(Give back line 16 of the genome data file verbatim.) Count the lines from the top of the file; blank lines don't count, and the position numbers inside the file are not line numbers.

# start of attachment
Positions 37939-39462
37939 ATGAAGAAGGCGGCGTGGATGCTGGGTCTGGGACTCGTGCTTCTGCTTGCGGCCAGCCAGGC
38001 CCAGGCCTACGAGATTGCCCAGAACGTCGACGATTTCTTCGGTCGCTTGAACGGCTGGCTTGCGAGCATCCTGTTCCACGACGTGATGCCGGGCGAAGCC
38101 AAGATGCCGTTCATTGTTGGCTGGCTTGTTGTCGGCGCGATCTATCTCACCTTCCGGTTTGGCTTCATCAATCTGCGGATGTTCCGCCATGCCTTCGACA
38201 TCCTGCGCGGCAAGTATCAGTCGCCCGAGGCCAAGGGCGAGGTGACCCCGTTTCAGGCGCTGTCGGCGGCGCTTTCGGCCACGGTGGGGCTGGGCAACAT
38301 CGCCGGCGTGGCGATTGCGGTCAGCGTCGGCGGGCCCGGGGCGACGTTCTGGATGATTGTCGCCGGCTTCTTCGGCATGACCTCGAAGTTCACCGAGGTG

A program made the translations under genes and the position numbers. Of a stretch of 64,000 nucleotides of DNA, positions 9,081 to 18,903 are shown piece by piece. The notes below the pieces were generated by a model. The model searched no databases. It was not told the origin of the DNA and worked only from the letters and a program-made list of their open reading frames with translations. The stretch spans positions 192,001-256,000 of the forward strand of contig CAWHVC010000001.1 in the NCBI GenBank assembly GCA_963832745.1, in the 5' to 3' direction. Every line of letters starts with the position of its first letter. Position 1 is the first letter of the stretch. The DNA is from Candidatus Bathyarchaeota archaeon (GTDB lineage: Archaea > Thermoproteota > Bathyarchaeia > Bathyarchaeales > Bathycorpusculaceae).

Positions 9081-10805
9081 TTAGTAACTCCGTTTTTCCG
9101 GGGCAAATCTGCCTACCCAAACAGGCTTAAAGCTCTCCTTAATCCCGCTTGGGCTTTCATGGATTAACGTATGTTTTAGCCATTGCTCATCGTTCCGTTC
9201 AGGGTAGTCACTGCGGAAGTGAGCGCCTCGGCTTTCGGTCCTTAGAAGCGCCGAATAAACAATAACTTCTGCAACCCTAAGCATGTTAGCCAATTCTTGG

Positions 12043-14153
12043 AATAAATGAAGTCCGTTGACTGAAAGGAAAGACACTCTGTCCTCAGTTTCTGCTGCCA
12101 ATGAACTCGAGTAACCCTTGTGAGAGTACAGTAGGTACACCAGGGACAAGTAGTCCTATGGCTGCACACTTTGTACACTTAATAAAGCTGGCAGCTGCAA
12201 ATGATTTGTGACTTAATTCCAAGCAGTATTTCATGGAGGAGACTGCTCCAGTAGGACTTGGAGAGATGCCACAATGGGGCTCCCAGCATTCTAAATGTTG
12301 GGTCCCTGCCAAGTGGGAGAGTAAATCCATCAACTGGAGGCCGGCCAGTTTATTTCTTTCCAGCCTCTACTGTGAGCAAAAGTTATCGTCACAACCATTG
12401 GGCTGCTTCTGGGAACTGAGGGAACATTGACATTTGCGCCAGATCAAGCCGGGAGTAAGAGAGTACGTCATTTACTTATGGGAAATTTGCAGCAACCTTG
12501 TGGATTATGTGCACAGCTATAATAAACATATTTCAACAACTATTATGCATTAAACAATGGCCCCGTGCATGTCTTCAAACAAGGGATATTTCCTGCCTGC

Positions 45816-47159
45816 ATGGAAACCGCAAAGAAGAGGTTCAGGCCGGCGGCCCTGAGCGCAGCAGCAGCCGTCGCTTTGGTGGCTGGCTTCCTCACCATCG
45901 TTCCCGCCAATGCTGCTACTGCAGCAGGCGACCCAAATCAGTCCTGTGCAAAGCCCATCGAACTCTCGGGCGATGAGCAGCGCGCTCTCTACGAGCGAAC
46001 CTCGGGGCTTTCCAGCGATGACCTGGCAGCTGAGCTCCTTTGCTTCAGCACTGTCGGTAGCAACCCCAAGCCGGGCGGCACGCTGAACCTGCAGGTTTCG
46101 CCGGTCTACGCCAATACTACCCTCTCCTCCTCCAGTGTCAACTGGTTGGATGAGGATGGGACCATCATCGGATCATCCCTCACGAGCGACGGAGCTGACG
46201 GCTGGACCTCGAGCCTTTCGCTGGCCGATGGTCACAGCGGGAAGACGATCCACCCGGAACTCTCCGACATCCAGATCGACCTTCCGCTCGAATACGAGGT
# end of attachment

12301 GGTCCCTGCCAAGTGGGAGAGTAAATCCATCAACTGGAGGCCGGCCAGTTTATTTCTTTCCAGCCTCTACTGTGAGCAAAAGTTATCGTCACAACCATTG